Synopses & Reviews
Robeson's international achievements as a singer and actor in starring roles on stage and screen made him the most celebrated black American of his day, but his outspoken criticism of racism in the United States, his strong support of African independence, and his fascination with the Soviet Union placed him under the debilitating scrutiny of McCarthyism. Blacklisted, his famed voice silenced, Here I Stand offered a bold answer to his accusers. It remains today a defiant challenge to the prevailing fear and racism that continues to characterize American society.
Introduction by Sterling Stuckey
Renowned actor and singer Paul Robeson spent his life battling for the civil rights of all Americans. Robeson was blacklisted during the McCarthy era and wrote his famous memoir, Here I Stand, as a bold answer to his accusers. "This amazing man, this great intellect, this magnificent genius with his overwhelming love of humanity is a devastating challenge to a society built on hypocrisy, greed and profit-seeking at the expense of common humanity." The New York Times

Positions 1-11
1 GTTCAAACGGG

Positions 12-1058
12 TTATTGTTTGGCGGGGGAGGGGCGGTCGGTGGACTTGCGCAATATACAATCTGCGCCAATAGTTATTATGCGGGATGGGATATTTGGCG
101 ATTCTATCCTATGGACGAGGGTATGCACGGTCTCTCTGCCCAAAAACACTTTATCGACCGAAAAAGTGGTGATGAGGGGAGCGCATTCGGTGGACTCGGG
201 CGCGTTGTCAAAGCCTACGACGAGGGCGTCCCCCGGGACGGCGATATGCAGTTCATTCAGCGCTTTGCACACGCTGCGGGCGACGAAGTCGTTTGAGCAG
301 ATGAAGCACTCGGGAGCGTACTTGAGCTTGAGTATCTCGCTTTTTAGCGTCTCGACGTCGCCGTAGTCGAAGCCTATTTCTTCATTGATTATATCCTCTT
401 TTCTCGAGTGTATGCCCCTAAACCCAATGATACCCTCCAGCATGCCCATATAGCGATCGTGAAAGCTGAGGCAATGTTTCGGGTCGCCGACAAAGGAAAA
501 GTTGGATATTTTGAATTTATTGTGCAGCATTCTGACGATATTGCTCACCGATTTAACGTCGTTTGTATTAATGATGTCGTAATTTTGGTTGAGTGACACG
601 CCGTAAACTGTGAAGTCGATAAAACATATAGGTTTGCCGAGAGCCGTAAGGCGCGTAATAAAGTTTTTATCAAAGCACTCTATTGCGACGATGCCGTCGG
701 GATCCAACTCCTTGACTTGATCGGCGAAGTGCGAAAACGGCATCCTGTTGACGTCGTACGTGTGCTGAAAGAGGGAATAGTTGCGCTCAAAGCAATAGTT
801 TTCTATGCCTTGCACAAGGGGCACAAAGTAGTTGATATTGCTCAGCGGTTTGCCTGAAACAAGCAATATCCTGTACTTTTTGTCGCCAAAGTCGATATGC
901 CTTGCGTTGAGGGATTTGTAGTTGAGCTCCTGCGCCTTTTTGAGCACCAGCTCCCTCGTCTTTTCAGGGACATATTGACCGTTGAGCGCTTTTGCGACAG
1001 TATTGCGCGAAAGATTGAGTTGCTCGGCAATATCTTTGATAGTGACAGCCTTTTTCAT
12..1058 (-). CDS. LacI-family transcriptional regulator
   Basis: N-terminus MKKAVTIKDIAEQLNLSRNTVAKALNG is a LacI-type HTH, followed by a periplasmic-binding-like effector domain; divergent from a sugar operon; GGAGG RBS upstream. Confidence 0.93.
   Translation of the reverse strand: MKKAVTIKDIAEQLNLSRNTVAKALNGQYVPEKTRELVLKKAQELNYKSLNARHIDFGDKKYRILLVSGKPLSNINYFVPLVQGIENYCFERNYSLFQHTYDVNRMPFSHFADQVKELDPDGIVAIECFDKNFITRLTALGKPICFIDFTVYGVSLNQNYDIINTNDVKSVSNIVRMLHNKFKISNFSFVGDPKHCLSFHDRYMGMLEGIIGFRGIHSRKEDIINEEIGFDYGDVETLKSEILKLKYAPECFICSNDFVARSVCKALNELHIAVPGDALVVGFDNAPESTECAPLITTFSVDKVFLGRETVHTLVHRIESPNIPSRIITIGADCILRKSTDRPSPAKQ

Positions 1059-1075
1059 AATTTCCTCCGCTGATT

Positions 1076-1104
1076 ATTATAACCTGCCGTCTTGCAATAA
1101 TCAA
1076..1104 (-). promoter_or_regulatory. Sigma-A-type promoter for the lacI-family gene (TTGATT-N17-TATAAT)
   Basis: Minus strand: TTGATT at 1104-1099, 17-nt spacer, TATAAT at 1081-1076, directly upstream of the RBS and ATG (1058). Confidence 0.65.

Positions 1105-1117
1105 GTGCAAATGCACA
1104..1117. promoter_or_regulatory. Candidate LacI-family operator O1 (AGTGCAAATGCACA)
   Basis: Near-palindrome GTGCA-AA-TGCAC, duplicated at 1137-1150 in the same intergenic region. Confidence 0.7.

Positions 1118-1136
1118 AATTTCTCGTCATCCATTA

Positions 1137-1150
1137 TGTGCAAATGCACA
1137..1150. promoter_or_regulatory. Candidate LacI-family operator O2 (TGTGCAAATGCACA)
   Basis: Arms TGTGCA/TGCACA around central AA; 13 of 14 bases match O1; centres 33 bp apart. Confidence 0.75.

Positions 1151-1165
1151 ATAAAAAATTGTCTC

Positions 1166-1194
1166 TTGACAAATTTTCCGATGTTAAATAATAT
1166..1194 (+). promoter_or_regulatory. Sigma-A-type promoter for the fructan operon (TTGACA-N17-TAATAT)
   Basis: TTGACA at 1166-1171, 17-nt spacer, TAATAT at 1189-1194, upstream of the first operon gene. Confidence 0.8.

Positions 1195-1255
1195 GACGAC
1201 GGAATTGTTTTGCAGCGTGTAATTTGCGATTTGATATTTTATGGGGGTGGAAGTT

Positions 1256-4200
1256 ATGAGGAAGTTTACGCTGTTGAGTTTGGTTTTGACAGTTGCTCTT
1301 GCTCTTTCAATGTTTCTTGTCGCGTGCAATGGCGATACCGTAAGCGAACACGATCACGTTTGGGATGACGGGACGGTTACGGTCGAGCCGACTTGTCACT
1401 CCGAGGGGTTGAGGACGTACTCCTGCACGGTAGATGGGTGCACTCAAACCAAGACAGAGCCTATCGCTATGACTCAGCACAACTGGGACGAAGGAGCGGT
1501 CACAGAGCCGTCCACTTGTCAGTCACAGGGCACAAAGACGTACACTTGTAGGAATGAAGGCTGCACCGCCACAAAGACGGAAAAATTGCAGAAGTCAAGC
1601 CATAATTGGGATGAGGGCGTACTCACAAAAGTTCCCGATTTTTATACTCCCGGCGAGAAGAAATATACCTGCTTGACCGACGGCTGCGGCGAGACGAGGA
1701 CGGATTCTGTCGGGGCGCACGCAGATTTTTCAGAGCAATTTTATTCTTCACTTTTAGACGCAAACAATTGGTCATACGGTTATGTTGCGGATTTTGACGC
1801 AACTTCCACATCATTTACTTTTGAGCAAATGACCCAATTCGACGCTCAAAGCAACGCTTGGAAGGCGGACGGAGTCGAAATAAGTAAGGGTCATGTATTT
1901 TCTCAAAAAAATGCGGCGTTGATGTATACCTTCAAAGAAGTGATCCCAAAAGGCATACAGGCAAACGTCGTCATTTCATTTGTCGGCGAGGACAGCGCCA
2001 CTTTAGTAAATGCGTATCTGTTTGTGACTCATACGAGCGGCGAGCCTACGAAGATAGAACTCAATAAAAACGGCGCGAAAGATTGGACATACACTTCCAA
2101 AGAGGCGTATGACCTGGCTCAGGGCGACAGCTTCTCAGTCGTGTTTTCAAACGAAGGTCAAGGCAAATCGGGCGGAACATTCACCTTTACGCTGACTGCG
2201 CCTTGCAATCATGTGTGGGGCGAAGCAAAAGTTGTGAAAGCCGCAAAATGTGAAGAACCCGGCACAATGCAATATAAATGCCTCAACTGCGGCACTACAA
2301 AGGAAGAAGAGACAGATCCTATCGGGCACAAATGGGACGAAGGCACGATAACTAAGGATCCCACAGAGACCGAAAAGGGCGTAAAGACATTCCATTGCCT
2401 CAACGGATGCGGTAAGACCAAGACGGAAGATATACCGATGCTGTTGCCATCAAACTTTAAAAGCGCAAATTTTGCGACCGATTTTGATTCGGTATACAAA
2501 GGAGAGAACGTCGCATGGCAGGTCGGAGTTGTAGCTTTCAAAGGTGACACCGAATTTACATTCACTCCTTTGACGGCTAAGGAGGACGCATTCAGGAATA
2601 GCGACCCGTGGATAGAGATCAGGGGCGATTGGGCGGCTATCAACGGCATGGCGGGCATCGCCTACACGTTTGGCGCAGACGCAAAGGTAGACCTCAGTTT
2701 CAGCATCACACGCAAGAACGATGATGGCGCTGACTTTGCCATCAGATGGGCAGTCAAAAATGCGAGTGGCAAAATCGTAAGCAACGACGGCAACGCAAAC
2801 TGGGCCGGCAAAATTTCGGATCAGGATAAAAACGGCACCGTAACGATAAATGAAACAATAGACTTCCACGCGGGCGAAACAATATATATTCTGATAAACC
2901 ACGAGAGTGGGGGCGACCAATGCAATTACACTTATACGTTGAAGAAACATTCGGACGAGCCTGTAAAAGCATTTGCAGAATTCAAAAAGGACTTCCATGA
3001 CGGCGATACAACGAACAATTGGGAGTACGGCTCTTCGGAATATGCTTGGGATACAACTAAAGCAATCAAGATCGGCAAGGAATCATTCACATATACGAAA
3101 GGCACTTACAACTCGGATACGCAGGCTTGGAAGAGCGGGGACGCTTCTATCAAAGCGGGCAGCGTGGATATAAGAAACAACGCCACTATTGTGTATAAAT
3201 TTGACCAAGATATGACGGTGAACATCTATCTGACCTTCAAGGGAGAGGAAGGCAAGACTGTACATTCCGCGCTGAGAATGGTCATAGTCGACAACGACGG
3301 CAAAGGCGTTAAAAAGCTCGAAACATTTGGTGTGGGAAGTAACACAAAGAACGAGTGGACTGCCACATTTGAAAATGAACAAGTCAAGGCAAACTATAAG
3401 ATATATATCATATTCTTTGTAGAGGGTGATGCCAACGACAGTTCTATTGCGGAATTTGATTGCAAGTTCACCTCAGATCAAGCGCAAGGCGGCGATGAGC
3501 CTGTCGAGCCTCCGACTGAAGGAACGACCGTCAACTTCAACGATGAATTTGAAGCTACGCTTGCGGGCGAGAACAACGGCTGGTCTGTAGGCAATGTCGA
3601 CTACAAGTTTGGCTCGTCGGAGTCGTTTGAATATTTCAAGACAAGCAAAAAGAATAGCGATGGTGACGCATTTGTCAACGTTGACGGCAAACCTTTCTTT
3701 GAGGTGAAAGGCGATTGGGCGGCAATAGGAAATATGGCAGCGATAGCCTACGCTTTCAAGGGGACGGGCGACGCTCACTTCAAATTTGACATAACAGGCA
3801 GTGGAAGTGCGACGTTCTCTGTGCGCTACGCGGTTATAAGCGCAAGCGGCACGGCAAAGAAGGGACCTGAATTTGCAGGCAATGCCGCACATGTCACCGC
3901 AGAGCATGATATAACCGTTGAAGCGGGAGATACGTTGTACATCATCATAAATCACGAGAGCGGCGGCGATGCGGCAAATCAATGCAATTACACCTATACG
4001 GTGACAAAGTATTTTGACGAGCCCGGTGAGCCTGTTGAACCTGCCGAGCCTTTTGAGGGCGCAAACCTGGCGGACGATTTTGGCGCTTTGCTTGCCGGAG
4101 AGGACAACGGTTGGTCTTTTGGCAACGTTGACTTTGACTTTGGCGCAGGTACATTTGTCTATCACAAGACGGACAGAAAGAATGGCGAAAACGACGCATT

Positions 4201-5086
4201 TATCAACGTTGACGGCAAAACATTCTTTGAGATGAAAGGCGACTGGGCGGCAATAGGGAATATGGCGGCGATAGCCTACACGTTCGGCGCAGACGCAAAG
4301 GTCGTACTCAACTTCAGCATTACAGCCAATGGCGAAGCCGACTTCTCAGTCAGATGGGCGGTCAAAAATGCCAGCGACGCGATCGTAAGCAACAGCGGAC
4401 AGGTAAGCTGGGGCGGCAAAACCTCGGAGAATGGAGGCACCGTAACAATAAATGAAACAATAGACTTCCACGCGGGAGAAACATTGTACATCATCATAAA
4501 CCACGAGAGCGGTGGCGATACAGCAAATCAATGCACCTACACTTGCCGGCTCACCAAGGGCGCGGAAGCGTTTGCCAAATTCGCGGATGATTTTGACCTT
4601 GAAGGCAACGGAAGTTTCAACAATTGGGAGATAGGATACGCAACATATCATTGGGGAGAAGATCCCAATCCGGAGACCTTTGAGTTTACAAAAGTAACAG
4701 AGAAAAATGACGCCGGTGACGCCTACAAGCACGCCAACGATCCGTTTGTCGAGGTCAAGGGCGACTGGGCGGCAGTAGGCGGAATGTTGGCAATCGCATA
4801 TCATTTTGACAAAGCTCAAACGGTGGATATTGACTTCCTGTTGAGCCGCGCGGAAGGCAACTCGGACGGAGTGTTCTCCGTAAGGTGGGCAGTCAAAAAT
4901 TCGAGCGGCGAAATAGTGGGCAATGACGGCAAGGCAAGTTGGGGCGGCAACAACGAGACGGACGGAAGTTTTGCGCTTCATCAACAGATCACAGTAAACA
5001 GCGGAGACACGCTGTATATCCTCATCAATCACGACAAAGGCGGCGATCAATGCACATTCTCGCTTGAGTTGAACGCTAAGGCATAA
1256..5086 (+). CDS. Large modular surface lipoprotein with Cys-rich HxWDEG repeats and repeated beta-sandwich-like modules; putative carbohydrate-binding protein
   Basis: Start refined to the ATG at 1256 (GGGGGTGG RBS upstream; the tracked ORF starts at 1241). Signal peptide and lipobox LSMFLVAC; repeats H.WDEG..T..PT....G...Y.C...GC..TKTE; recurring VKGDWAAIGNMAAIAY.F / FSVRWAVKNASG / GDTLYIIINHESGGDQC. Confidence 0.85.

About the Author
Paul Leroy Robeson (April 9, 1898 – January 23, 1976) was an American concert singer (bass), recording artist, actor, athlete, scholar who was an advocate for the Civil Rights Movement in the first half of the 20th century. He gained international attention for his work in the arts and he merged his artistic career with political activism to speak out for the equality of minorities and the rights of workers throughout the world. His friendship with the Soviet Union and the Soviet peoples plus criticism of the lack of progress in civil rights in the United States at the outset of the Cold War and during the age of McCarthyism brought scrutiny, conflict and retribution from the American government. His public persona became diminished, his income plummeted and he faced isolation from the Civil Rights Movement in the second half of the 20th century.